News / 28 August 2017

Dr Zita Unger, who sits on the Australian Regenerative Medicine Leadership Advisory Board (ARMILAB), believes communication is the key to fulfilling the vision of ARMI.

If you looked beyond the outstanding career of Dr Zita Unger as an evaluator, educator and entrepreneur, you would discover that she is a keen diver with extensive experience in the Pacific, Micronesia and Australian waters.

For Dr Zita Unger, however, the exploring does not stop in the watery depths. When on dry land, Dr Unger investigates opportunities for ARMI.

One of the reasons Dr Unger is such a valuable addition to ARMILAB is that she is also on the board of the Monash University Medical Foundation.

Zita Unger headshot

While external advocacy with the community and governmental bodies is vital, having internal links to support ARMI’s vision is just as important. Dr Unger is a channel between the Monash University Medical Foundation (MUMF) and ARMI, providing what she says is “a two-way communication between the bodies to ensure that the activities conducted meet the needs of the Institute and the Foundation”, Dr Unger said.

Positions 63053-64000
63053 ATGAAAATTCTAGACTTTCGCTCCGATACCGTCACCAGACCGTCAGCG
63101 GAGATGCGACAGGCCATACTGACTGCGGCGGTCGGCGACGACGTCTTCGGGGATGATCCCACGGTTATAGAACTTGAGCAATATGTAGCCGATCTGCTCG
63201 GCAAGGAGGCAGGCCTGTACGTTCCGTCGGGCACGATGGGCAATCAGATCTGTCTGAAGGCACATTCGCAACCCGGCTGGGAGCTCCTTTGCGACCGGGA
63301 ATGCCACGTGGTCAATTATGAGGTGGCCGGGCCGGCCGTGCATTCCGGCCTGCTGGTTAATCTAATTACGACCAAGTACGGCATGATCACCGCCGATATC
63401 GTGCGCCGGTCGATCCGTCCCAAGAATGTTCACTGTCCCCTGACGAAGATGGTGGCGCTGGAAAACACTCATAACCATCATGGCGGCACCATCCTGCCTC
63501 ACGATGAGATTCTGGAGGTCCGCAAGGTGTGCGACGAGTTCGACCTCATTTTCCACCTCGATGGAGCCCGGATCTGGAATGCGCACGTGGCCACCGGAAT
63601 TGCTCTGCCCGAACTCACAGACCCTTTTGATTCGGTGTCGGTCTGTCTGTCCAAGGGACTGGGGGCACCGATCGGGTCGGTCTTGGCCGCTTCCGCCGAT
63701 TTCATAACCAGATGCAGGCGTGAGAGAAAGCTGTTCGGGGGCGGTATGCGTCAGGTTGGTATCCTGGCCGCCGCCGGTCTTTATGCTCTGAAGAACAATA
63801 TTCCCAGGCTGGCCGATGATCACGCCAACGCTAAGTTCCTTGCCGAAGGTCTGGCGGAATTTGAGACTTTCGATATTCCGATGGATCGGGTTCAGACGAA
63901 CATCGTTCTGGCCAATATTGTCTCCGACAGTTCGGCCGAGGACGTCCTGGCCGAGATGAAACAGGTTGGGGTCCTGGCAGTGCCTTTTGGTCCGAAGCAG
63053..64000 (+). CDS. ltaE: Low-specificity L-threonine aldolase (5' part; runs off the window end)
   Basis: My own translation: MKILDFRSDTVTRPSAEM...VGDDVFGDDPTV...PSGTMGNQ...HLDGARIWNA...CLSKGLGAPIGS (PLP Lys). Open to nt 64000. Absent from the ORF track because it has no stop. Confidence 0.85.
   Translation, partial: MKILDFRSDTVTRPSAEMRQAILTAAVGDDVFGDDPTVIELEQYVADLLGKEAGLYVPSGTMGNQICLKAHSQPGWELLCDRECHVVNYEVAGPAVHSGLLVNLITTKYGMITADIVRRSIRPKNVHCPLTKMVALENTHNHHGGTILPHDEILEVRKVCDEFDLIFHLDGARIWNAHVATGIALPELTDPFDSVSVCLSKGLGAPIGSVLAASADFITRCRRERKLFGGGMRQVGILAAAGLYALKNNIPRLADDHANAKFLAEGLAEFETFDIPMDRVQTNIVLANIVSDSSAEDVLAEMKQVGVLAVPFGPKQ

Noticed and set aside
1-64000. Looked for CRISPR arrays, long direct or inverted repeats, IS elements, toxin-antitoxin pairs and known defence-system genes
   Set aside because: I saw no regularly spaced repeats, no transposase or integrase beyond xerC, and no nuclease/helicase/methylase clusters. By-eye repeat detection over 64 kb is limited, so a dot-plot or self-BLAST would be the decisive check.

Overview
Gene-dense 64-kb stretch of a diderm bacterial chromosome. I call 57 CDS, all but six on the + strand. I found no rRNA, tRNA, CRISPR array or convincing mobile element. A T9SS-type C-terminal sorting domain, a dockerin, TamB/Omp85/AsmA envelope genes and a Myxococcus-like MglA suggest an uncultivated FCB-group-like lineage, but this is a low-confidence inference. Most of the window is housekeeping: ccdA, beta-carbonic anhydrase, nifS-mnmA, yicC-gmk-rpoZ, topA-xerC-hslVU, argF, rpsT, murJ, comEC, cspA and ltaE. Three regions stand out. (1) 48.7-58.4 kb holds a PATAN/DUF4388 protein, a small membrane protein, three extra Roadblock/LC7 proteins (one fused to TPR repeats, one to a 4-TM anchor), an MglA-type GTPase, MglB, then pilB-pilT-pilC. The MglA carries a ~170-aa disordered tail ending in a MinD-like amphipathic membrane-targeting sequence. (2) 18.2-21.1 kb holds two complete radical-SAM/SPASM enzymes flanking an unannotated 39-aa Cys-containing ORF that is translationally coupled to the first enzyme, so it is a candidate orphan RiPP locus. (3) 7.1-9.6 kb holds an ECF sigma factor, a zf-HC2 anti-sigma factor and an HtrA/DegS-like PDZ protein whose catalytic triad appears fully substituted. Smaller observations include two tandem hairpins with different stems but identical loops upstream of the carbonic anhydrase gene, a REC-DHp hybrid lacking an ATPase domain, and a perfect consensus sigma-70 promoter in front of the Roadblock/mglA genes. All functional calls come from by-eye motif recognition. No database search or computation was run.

MUMF’s active engagement and support of ARMI’s ‘One in a Million: Women in STEMM’ campaign is an example of this, which will forge closer personal links and connections between both boards.

But more than that, Dr Unger’s extensive experience gives her an acute understand of organisational development, business acumen and governance, which makes her an asset to the ARMILAB.

As with many of the board members, Dr Unger is passionate about regenerative medicine, which she believes could transform millions of lives for the better. She also has faith that it could be ARMI on the forefront of many breakthroughs, not only because of the successful way different research groups collaborate but because of its vision.

“The most positive aspect of ARMI is its vision, which was originally set in motion by Nadia Rosenthal and continues to grow under the leadership of Director Peter Currie. I look forward to the next phase of ARMI’s development,” Dr Unger said.

What excites her?

Going forward, Dr Unger is excited by two projects – the planned heart hospital on campus, focusing on transitional research and ARMI’s proposed Alzheimer’s and Brain Repair Research Centre.

“Dementia research is an issue of a global significance, and I think ARMI can make its mark in this area to provide the largest centre focused on Dementia and Regenerative Medicine globally”.